It must be tough to be Jon Ossoff at the moment.
Seeking a high-profile rebuke to President Donald Trump and evidence that voters are fed up with Trump's mercurial, often dysfunctional presidency, national Democrats desperately wanted this one. Nothing, obviously, could be sweeter than to humiliate Trump by capturing a seat in a red state that once belonged to former House Speaker Newt Gingrich.
The national media, meanwhile, fed the expectation that the race was a make-or-break moment for the nascent Trump era and the president's agenda. As The New York Times explained, the race "has evolved into one of the most consequential special elections in decades."
Despite the staggering financial and emotional investment in this one election, Ossoff lost.
Probably through no choosing of his own, Ossoff became the Democrats' hoped-for harbinger of the 2018 election. The Democrats offered him up as everything Trump isn't, and it seemed to work. He led in public opinion polls for most of the contest.
Now, his failure — in an election, by the way, that Handel would likely have won anyway, and won more easily if the president were not named Trump — has brought scorn from those in his party.
Republicans fought desperately for Handel to prove that the predicted anti-Trump tsunami that awaits them in 2018 is really not coming to pass.
Since Trump took office, five special elections to fill congressional vacancies have been held. One in a heavily Democratic California district is an outlier because the two finalists after the primary were both Democrats. The other four featured a Republican and Democrat going head-to-head — in Kansas, Montana, Georgia and South Carolina — and the GOP has pitched a shutout.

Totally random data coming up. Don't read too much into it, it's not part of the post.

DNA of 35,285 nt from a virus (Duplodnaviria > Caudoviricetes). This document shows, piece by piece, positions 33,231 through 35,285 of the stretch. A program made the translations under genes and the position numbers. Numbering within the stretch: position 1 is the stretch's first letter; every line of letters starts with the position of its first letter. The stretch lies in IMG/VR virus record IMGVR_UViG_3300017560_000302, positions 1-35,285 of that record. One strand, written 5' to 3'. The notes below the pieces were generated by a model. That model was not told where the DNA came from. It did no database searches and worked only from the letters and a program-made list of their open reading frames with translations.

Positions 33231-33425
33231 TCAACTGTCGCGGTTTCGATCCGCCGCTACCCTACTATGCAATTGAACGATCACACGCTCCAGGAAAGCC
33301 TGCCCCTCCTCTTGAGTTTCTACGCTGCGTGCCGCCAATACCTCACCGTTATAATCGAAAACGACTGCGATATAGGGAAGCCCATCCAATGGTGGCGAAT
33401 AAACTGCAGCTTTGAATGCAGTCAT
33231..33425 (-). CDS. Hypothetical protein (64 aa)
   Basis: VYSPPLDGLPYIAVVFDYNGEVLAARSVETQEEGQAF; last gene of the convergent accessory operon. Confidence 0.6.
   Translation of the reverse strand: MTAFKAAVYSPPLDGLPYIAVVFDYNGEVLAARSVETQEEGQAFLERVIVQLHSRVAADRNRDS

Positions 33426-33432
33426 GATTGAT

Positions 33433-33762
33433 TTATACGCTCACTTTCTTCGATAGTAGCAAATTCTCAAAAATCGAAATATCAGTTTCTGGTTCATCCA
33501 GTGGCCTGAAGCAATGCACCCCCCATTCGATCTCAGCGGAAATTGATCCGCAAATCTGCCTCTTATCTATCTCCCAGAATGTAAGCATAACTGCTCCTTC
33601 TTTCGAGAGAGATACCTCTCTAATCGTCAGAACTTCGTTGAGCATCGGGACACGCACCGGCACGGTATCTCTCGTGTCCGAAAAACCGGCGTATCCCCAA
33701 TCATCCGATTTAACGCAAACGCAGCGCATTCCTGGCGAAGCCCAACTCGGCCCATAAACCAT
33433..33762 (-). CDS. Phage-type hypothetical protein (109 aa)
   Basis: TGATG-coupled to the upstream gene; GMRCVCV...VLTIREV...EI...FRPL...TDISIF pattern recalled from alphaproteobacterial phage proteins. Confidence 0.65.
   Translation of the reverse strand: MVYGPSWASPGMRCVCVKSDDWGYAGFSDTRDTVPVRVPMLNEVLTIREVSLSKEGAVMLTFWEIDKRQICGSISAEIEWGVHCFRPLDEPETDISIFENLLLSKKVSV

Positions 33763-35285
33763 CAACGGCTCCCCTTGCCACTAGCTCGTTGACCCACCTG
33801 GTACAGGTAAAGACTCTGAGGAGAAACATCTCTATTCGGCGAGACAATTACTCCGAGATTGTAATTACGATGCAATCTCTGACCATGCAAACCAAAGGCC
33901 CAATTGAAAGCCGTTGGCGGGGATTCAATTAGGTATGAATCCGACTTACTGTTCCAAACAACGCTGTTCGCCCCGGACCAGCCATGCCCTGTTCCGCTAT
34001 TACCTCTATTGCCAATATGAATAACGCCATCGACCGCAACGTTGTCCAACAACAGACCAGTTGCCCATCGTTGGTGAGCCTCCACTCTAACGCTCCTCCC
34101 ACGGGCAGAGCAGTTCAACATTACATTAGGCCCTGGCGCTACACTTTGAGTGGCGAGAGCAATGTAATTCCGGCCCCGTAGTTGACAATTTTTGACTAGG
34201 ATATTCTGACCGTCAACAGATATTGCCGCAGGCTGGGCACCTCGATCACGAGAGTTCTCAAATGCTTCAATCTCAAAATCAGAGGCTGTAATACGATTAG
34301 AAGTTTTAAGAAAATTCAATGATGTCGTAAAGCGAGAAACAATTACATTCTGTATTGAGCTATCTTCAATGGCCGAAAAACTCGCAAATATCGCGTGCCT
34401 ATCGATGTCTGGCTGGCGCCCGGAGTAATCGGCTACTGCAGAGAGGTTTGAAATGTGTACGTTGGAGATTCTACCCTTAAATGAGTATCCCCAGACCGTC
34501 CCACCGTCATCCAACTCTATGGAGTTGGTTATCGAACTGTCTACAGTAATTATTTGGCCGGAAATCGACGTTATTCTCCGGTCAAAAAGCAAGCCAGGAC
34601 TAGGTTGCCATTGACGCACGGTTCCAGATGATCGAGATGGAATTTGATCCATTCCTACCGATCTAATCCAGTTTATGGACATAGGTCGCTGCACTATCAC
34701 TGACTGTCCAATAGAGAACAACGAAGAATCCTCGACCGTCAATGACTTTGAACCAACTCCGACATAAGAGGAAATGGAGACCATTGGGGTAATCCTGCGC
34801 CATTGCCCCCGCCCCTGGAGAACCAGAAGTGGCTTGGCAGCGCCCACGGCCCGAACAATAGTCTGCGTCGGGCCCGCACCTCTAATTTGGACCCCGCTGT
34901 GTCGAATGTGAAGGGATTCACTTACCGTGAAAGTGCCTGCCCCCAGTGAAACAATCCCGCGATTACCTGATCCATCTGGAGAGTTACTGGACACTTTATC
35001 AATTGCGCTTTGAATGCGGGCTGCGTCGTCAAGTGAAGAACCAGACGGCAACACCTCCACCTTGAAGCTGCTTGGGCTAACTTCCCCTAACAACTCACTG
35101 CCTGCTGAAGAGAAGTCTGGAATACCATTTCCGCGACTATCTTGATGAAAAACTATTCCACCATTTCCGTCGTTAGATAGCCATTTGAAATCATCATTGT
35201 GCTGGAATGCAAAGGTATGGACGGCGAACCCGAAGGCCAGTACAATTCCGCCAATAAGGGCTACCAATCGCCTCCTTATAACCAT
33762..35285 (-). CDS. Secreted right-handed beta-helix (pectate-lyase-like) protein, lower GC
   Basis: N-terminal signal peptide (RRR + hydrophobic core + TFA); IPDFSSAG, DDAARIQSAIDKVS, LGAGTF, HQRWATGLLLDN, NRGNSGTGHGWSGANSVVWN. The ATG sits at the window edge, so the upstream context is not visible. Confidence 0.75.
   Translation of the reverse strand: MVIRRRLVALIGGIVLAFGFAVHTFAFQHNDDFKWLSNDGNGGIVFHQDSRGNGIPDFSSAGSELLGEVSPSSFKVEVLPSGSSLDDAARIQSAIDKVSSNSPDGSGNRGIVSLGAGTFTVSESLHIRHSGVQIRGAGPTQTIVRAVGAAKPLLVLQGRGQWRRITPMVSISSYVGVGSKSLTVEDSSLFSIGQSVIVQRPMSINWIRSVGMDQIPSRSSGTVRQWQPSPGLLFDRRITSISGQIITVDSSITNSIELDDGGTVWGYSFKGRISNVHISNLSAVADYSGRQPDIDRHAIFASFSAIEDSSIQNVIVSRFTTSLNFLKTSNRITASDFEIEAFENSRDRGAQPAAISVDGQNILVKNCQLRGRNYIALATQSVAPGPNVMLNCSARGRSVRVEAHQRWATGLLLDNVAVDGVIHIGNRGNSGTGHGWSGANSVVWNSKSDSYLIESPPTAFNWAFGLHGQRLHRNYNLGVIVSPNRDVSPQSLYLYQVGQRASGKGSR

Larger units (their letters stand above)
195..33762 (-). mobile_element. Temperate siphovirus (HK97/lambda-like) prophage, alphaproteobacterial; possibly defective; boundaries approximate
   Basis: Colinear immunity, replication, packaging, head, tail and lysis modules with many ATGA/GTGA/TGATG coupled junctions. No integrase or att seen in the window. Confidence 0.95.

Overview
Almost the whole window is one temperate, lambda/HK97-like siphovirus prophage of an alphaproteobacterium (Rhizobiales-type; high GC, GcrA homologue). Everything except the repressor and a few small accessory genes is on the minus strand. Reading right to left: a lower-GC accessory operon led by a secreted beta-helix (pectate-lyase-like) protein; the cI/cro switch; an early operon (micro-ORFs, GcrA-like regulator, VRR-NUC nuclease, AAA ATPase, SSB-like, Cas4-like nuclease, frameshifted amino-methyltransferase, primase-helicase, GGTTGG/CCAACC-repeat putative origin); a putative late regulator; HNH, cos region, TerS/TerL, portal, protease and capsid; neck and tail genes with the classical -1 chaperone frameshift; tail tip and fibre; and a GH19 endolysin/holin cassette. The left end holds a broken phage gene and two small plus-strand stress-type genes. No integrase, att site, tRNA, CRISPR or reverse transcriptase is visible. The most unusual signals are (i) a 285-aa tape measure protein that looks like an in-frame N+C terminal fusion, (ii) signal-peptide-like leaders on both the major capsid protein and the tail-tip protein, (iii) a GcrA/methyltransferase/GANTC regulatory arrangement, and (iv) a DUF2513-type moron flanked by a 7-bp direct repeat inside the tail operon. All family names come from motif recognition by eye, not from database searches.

But, as has been claimed since November, Trump got where he is because of disgruntled middle-, working- and lower-class white voters. To win them back, why invest so much time, energy and money in a district where those people aren't? Even then, Hillary Clinton lost that district last fall, albeit narrowly, and she clobbered Sen. Bernie Sanders in the primary there with 60 percent of the vote. Meanwhile, Handel outperformed Trump.
Despite the outsized amount of hype and the obscene amount of funding, Ossoff, emulating either Clinton or Sanders, would have struggled on Election Day to hold his lead in the polls. Those Georgia voters seemed quite willing to stick with what they know — for now.
Along the way to this "demoralizing" outcome in Georgia, as the Times put it, Democrats apparently forgot the maxim of one of their wisest sages, the late Tip O'Neill: All politics are local. Ossoff's race showed that it may not be all about Trump all the time and believing that might be a losing strategy. Meantime, Ossoff is the poster child for his party's dashed hopes and dreams. As we said, it must be tough to be him.
REPRINTED FROM THE PANAMA CITY NEWS HERALD